U.S. trade surplus is trouble abroad
From statistics published by the Treasury and the Department of Commerce, it appears that as America's trade deficit decreases, purchases of Treasury securities by foreign investors tend to fall. Conversely, a deeper trade deficit increases demand for those securities.
This relationship exhibits a time lag of about one month. While appearing counterintuitive, this interesting result is grounded in the relationship between the dollar surpluses of foreign nations and their appetite for Treasury securities. Improvements in the U.S. trade balance result in a dollar scarcity abroad that could lead to surprising dollar strength.
In 1944, representatives of 44 Allied nations in World War II met in Bretton Woods, N.H., to hammer out a post-war international monetary system. It was agreed that the dollar would replace the dual Sterling/dollar system as the International Reserve Currency by which most international trade is conducted and products — like oil — are priced. The dollar would be convertible into gold at $35 per fine ounce, but only by central banks. This comprised the “gold link standard,” the last vestige of monetary gold.
As Europe recovered and business earnings mushroomed with access to the huge American consumer market, the United States accumulated large negative trade imbalances. These were magnified by dollar debasement — the deliberate lowering of the currency's value by reducing its gold support — and aggravated further by the deficit financing of the Vietnam War. Under President de Gaulle, France exercised its right to convert its huge dollar surplus from paper into gold. Unwilling to yield gold, President Nixon unilaterally defaulted on the dollar's gold link in August 1971. This heralded a further stealth default through dollar debasement. Meanwhile, increasing trade deficits were balanced by growing dollar surpluses in export-positive nations like Germany, Japan and eventually China.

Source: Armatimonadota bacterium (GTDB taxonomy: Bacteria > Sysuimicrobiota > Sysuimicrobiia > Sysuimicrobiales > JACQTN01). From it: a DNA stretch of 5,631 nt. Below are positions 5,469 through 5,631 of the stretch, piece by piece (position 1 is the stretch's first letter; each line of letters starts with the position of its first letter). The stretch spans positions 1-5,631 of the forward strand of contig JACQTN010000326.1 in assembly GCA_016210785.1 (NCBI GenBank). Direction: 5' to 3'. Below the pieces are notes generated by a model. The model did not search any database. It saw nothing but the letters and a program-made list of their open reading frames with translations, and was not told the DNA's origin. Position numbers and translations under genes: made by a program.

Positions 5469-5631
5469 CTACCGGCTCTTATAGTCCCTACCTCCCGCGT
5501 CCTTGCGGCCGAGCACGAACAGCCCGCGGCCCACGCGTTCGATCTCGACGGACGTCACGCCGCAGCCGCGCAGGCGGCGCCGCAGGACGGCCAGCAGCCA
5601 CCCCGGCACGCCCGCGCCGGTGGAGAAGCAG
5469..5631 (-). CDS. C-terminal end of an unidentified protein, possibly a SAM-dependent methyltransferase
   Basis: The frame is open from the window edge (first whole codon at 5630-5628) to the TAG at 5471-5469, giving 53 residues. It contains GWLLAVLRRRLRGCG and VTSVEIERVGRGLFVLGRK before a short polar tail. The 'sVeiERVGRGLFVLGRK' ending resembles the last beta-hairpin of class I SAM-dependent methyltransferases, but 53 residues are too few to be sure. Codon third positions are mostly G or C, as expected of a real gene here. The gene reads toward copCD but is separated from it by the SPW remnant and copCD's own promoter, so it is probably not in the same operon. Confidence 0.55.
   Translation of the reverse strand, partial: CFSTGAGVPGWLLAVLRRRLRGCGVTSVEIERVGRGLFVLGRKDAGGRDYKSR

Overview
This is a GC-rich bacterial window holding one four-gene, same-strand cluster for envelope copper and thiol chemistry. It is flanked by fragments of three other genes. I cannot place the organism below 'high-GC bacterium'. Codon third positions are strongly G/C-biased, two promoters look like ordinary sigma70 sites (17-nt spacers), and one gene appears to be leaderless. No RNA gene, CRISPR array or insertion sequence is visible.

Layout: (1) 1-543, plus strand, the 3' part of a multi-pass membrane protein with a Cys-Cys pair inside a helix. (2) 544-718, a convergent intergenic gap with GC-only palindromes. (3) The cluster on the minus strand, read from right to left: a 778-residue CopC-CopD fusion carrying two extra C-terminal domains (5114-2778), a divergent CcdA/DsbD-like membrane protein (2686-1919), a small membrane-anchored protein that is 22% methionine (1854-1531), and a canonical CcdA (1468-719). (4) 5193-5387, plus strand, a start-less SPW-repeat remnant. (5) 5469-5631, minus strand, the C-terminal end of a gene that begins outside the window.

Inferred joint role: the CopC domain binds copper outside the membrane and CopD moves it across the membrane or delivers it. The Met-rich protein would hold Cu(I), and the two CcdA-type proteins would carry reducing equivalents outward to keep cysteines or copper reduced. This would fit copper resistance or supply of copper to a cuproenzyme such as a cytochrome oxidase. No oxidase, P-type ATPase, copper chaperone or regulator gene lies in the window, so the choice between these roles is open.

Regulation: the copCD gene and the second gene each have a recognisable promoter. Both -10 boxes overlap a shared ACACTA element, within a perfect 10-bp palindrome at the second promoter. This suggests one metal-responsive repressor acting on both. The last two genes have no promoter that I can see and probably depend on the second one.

This accumulation of dollars in the hands of non-Americans spawned a vast international market in non-sovereign dollars. It was termed the “Eurodollar” market, not to be confused with the euro.
Most dollar-surplus nations, like oil producers and corporations, stored their Eurodollars by investing in U.S. Treasuries and Eurodollar denominated bonds at returns higher than those on bank deposits. This supported lower yields for Eurodollar and U.S. Treasury bonds. As the flood of Eurodollars increased, deficit nations and corporations borrowed them in huge amounts.
The Federal Reserve now reports a substantial decline in U.S. trade deficits. As dollars are returned here to pay for increasing energy and manufactured exports, the pool of Eurodollars shrinks, leading to a shortage. Those requiring dollars are forced to sell Treasuries for cash to trade or to service their Eurodollar debts.
With U.S. trade possibly moving toward a big surplus, it may cause dangerous international dollar shortages and a Eurodollar debt crisis. A stronger dollar likely will cause problems for dollar debtors and, in the short-term only, for American exporters.
Dollar shortages likely will trigger increased Treasury sales and upward pressure on interest rates.
American trade surpluses may be good for American creditors, but will cause serious problems for interest rate sensitive debtor governments.
John Browne, a former member of Britain's Parliament, is a financial and economics columnist for Trib Total Media. Email him at firstname.lastname@example.org.